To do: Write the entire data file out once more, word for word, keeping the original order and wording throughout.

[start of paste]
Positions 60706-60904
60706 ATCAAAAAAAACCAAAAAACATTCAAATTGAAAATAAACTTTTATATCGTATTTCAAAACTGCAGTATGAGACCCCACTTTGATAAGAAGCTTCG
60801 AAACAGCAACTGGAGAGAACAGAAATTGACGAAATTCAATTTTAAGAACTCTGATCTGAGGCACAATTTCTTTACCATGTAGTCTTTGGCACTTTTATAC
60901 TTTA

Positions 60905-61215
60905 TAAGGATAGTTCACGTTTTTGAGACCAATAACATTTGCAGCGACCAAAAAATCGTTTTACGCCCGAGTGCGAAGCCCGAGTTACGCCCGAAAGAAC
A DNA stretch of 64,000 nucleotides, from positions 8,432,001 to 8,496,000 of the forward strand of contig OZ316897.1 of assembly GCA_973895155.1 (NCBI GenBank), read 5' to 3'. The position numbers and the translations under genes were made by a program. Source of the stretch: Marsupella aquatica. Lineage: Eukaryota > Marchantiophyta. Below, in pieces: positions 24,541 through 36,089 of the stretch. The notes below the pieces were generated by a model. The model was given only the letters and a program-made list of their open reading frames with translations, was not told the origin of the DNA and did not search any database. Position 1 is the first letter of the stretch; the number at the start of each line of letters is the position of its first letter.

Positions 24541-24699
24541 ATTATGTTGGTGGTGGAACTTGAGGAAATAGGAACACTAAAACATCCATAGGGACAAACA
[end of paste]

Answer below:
Positions 60706-60904
60706 ATCAAAAAAAACCAAAAAACATTCAAATTGAAAATAAACTTTTATATCGTATTTCAAAACTGCAGTATGAGACCCCACTTTGATAAGAAGCTTCG
60801 AAACAGCAACTGGAGAGAACAGAAATTGACGAAATTCAATTTTAAGAACTCTGATCTGAGGCACAATTTCTTTACCATGTAGTCTTTGGCACTTTTATAC
60901 TTTA

Positions 60905-61215
60905 TAAGGATAGTTCACGTTTTTGAGACCAATAACATTTGCAGCGACCAAAAAATCGTTTTACGCCCGAGTGCGAAGCCCGAGTTACGCCCGAAAGAAC
A DNA stretch of 64,000 nucleotides, from positions 8,432,001 to 8,496,000 of the forward strand of contig OZ316897.1 of assembly GCA_973895155.1 (NCBI GenBank), read 5' to 3'. The position numbers and the translations under genes were made by a program. Source of the stretch: Marsupella aquatica. Lineage: Eukaryota > Marchantiophyta. Below, in pieces: positions 24,541 through 36,089 of the stretch. The notes below the pieces were generated by a model. The model was given only the letters and a program-made list of their open reading frames with translations, was not told the origin of the DNA and did not search any database. Position 1 is the first letter of the stretch; the number at the start of each line of letters is the position of its first letter.

Positions 24541-24699
24541 ATTATGTTGGTGGTGGAACTTGAGGAAATAGGAACACTAAAACATCCATAGGGACAAACA